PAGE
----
Hybrids are charged with the simple task of outperforming traditional long irons. Lately, however, we’ve seen driverlike technology (high-MOI shapes, faces with bulge and roll) sneak into their designs. Many of the following hybrids even look like miniature versions of drivers by their respective brands. But fear not: They’re easy to hit, and hit long.
Miura Precious Edition MU23
The first-ever hybrid from Japan’s esteemed forged-iron producer, the MU23 has a rich color and a pleasingly rounded back. Its square-at-address face is slightly offset, but we found working the ball was simple. The shaft we tried—Graphite Design’s Tour AD, available as an upgrade—was up to an inch shorter than the others we tested, but we experienced no loss of shot distance. Trajectory was medium to high, and the ball tended to hit the ground running, indicative of the low spin rate the MU23 is designed to generate. $339/Tour AD shaft, $239/stock. Call 866-466-4872 or visit miuragolf.com.
TaylorMade Burner Rescue
This steel hybrid comes in two models, both of which employ the company’s new thin-walled Dual Crown Technology, in which the rear crescent of the clubhead is weighted for higher launch and less spin. The Standard Launch version (shown) boasts TaylorMade’s largest-ever footprint (how big the club appears at address) for a steel hybrid. The Tour Launch has a slightly smaller head but a deeper clubface, a look better players prefer. The center of gravity (CG) in the Tour model is positioned higher, to create a more piercing ball flight, and toward the toe, to minimize draws. $219/graphite, $175/steel. Call 866-530-8624 or visit taylormadegolf.com.
Nike SQ Sumo²
Like the matching Sumo² driver, this hybrid is designed to maximize moment of inertia (MOI) and shot-shaping ability. The unusual shape is unobtrusive at address: The black part of the crown is conventional in appearance, and a beveled silver-colored rear completes the square. The head features ample offset, to help it square at impact. Sound, feel and distance were as good as any club we tested, and thanks to the PowerBow weighting scheme, which positions mass low and toward the perimeter to help stabilize the clubhead at impact, shots launched high and landed softly. $180/graphite. Call 888-799-6453 or visit nikegolf.com.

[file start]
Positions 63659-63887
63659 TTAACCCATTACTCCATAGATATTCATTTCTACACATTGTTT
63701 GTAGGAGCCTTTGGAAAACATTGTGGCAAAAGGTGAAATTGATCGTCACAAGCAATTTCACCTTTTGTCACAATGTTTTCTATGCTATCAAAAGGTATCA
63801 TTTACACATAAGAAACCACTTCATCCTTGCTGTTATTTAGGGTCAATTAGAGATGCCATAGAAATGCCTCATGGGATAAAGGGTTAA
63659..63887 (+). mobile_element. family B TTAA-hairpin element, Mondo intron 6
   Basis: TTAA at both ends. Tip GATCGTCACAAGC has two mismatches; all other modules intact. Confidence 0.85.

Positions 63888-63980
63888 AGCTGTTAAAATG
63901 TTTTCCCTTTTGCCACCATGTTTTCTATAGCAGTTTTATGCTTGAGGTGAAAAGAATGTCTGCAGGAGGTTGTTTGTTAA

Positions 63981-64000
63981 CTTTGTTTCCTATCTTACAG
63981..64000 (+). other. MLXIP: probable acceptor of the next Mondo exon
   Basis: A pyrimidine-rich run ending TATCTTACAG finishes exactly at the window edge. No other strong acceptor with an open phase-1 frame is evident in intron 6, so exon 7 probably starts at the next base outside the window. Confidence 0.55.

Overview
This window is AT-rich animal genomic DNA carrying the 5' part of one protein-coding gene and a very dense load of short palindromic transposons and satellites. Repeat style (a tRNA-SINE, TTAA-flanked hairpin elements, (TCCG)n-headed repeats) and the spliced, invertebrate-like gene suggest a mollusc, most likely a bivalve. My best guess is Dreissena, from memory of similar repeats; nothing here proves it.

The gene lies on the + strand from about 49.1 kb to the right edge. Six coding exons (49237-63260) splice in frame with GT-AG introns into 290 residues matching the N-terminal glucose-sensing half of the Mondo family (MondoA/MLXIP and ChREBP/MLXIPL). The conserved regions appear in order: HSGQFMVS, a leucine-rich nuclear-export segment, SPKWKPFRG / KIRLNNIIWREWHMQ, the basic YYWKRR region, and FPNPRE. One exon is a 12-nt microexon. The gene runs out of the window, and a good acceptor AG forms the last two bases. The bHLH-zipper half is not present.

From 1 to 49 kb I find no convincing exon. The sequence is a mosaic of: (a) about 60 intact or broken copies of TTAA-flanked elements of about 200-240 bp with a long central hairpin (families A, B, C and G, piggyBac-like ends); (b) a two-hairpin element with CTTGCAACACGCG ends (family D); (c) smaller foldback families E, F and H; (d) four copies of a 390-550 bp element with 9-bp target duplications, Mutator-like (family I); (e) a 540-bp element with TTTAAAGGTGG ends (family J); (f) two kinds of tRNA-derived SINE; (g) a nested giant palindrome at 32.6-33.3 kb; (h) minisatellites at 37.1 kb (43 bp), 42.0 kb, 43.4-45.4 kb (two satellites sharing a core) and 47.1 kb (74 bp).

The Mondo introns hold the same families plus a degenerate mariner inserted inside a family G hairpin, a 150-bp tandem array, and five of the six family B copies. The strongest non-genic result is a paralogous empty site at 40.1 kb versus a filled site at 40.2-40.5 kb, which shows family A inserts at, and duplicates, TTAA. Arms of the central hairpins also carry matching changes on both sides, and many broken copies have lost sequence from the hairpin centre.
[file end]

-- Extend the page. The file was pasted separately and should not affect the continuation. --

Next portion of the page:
Tour Edge Exotics XCG
This is an extension of the Exotics XCG driver, the company’s marquee product for 2008. Like the driver (and unlike most hybrids), the XCG hybrid boasts no-weld technology: The titanium face and crown are “combo-brazed” to the steel body, then vacuum-heat cured for a permanent bond. The process allows weight to be added to the sole instead, which helps the ball get airborne quickly. A rounded sole minimizes ground contact, making the XCG easy to hit from any lie, and variable face thickness—slimmer outer edges and a thicker center—creates a large sweet spot. $219. Call 800-515-3343 or visit exoticsgolf.com.
Callaway extends its multimaterial Fusion Technology into hybrids, combining a stainless steel clubface and body with tungsten in the sole plate. This technology positions the CG for optimal trajectory control and increases the MOI, yielding forgiveness on off-center hits. The plain-looking head features a slightly closed face with a hint of bulge and roll. Many players will appreciate the addition of a traditional ferrule—at address the FT looks nice and clean.
Decide which model (Draw or Neutral) is best for you via Callaway’s OptiFit system, available at golf shops nationwide. $199. Call 800-588-9836 or visit callawaygolf.com.